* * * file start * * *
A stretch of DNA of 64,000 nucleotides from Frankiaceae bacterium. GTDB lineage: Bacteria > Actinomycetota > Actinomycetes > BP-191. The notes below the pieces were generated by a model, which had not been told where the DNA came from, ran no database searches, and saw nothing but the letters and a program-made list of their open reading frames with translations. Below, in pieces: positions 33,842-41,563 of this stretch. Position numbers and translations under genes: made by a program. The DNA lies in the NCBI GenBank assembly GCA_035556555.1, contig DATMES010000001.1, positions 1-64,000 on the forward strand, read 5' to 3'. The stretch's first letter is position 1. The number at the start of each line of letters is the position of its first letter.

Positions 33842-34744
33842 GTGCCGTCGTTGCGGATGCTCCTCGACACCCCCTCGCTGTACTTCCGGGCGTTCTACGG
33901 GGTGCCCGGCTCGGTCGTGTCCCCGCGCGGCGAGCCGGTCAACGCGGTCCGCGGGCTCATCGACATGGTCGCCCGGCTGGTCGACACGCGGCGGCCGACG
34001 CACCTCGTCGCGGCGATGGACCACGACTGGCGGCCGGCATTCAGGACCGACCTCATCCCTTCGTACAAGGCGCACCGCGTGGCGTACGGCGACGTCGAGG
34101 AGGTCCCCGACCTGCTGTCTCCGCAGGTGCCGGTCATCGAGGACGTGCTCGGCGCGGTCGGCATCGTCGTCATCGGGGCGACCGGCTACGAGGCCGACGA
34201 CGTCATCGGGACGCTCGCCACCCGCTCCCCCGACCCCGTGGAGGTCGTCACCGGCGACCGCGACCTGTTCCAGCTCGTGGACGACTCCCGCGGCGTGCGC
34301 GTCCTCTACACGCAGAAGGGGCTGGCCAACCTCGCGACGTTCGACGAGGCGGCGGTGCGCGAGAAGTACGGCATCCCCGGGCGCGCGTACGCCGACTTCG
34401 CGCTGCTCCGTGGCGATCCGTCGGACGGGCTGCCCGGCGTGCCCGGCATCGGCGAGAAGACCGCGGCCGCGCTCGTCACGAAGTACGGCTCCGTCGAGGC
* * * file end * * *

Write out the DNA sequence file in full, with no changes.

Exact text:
A stretch of DNA of 64,000 nucleotides from Frankiaceae bacterium. GTDB lineage: Bacteria > Actinomycetota > Actinomycetes > BP-191. The notes below the pieces were generated by a model, which had not been told where the DNA came from, ran no database searches, and saw nothing but the letters and a program-made list of their open reading frames with translations. Below, in pieces: positions 33,842-41,563 of this stretch. Position numbers and translations under genes: made by a program. The DNA lies in the NCBI GenBank assembly GCA_035556555.1, contig DATMES010000001.1, positions 1-64,000 on the forward strand, read 5' to 3'. The stretch's first letter is position 1. The number at the start of each line of letters is the position of its first letter.

Positions 33842-34744
33842 GTGCCGTCGTTGCGGATGCTCCTCGACACCCCCTCGCTGTACTTCCGGGCGTTCTACGG
33901 GGTGCCCGGCTCGGTCGTGTCCCCGCGCGGCGAGCCGGTCAACGCGGTCCGCGGGCTCATCGACATGGTCGCCCGGCTGGTCGACACGCGGCGGCCGACG
34001 CACCTCGTCGCGGCGATGGACCACGACTGGCGGCCGGCATTCAGGACCGACCTCATCCCTTCGTACAAGGCGCACCGCGTGGCGTACGGCGACGTCGAGG
34101 AGGTCCCCGACCTGCTGTCTCCGCAGGTGCCGGTCATCGAGGACGTGCTCGGCGCGGTCGGCATCGTCGTCATCGGGGCGACCGGCTACGAGGCCGACGA
34201 CGTCATCGGGACGCTCGCCACCCGCTCCCCCGACCCCGTGGAGGTCGTCACCGGCGACCGCGACCTGTTCCAGCTCGTGGACGACTCCCGCGGCGTGCGC
34301 GTCCTCTACACGCAGAAGGGGCTGGCCAACCTCGCGACGTTCGACGAGGCGGCGGTGCGCGAGAAGTACGGCATCCCCGGGCGCGCGTACGCCGACTTCG
34401 CGCTGCTCCGTGGCGATCCGTCGGACGGGCTGCCCGGCGTGCCCGGCATCGGCGAGAAGACCGCGGCCGCGCTCGTCACGAAGTACGGCTCCGTCGAGGC